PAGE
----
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Amtrak chief fired over bush privatization plan { November 9 2005 }

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November 9, 2005
Amtrak's President Is Fired by Its Board

WASHINGTON, Nov. 9 - Amtrak's board of directors fired the company's president this morning after months of disagreement over a Bush administration plan to privatize parts of the national passenger rail system and spin off other parts to partial state ownership.

The president, David Gunn, who came out of retirement to take the job three years ago, is widely credited with improving the railroad's management, cutting costs, imposing better financial controls and improving the state of repair of Amtrak's locomotives and aging passenger cars, as well as its tracks, signals and electrical systems, which are truly antique.

But Mr. Gunn also opposed the Bush plan to turn over the Northeast Corridor - the tracks from Washington to Boston that are the railroad's main physical asset - to a federal-state consortium.

And while ridership has risen to record levels recently, costs are also up sharply, with government auditors predicting that Amtrak's budget deficit will grow sharply larger in the next few years. The Bush administration has said it is determined to end the perennial subsidies to the railroad, which was created 30 years ago to take over passenger service as the commercial railroads abandoned that business as unprofitable.

In a statement, the chairman of the board, David Laney, said that Mr. Gunn had helped make improvements but that "Amtrak's future now requires a different type of leader who will aggressively tackle the company's financial, management and operational challenges."

"The need to bring fundamental change to Amtrak is greater and more urgent than ever before," he said.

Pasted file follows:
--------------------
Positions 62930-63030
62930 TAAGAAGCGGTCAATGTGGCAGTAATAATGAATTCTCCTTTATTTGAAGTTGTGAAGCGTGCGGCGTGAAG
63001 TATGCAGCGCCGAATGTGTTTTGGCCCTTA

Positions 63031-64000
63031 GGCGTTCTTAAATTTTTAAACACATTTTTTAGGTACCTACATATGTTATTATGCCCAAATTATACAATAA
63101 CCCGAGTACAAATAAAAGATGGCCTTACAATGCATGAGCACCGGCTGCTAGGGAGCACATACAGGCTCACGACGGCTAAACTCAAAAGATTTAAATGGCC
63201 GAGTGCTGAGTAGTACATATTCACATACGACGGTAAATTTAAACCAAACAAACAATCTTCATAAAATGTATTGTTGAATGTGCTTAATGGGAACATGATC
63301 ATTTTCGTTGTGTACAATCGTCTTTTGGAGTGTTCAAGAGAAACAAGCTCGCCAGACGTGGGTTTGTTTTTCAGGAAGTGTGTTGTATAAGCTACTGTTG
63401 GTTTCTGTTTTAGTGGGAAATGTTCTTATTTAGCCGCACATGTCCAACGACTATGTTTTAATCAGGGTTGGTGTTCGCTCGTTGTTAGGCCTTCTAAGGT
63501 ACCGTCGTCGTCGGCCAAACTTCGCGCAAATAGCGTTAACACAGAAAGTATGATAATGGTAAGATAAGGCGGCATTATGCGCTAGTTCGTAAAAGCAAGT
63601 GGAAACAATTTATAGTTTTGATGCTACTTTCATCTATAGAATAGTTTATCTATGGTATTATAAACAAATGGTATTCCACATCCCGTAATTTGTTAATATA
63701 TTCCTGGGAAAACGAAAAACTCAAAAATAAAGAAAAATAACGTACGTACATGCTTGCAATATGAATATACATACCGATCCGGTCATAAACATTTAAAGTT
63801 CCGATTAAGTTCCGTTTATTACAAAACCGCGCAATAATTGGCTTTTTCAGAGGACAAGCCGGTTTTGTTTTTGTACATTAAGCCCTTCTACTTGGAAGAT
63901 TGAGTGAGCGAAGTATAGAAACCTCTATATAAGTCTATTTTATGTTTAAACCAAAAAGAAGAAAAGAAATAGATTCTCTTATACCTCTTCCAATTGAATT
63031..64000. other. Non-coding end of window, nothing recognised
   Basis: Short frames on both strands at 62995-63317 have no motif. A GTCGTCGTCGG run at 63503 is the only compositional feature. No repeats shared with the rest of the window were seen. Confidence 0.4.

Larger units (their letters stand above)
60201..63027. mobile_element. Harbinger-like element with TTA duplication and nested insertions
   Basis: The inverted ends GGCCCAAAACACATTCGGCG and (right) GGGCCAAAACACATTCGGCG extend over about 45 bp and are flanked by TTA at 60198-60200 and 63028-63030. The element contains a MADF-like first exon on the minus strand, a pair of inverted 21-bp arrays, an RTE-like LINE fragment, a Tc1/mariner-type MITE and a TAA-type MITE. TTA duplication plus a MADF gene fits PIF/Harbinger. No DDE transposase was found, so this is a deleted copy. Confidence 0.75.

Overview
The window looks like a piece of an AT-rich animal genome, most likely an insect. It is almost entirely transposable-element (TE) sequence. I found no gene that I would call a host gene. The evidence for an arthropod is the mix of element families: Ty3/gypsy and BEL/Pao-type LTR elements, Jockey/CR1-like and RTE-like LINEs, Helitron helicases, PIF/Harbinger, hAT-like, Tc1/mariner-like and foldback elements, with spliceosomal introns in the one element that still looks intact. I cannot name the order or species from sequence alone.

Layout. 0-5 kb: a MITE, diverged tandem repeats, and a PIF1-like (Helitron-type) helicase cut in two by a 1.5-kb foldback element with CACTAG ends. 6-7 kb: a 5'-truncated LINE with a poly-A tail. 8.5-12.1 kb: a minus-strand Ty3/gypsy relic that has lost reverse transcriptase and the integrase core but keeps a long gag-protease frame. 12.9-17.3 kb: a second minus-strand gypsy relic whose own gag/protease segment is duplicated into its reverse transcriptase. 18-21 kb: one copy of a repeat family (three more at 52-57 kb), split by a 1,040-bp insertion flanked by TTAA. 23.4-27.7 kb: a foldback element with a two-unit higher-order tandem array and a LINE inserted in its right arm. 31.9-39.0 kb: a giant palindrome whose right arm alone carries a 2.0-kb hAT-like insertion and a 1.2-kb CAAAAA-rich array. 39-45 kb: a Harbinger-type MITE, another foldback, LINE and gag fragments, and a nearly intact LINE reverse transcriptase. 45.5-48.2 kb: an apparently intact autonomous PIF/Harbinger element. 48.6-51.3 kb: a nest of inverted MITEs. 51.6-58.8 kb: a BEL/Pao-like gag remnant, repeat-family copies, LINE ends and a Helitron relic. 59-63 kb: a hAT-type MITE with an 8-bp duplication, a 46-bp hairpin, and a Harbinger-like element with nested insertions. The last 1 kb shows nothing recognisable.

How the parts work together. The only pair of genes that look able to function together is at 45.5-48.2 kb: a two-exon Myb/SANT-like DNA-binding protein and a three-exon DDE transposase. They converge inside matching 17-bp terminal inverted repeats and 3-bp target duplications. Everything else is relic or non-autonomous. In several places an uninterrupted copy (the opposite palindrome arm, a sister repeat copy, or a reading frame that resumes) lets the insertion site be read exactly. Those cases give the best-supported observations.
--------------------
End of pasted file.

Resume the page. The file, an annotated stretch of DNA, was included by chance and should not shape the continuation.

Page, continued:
Mr. Gunn, in a brief telephone interview, said, "Obviously what their goal is, and it's been their goal from the beginning, is to liquidate the company."

Some of Amtrak's supporters immediately pledged to seek his re-instatement.

Amtrak has had a decidedly mixed track record in the last few days. The Senate just voted 93-6 to authorize $11.6 billion for Amtrak over the next six years, although the vote did not actually appropriate any money. That measure, which must face a differing House version in a conference committee, would make the Amtrak president a member of the board of directors, all of whom were appointed by President Bush.

Both the House and Senate have supported aid packages for the current fiscal year that are far more generous that the White House has proposed.

But the Government Accountability Office, the auditing arm of Congress, said last week that while progress had been made at the railroad, Amtrak still needed "fundamental improvements."

"Amtrak lacks a meaningful strategic plan that provides a clear mission and measurable corporatewide goals, strategies and outcomes to guide the organization," the auditors said.

The transportation secretary, Norman Y. Mineta, who is the senior member of the Amtrak board, responded that the G.A.O. finding was "devastating" and that the board "must stop and take a fresh look on how to proceed in the face of this non-partisan, objective, report of systemic failure." Mr. Mineta has embraced the Bush plan to spin off the Northeast Corridor and open Amtrak's other routes to competition from other train operators.

Supporters describe the loss of Mr. Gunn as a major blow. Mr. Gunn is credited with turning around the New York City subway system in the late 1980's, and after that, presiding over a massive construction effort in Washington to build the rail transit system here.

He came to Amtrak in the spring of 2002, after previous management had driven the railroad deep into debt in an effort to achieve "operational self-sufficiency," as had been ordered by Congress in an earlier reform effort.

Amtrak said that its chief engineer, David Hughes, would assume Mr. Gunn's responsibilities on an acting basis.

Copyright 2005 The New York Times Company

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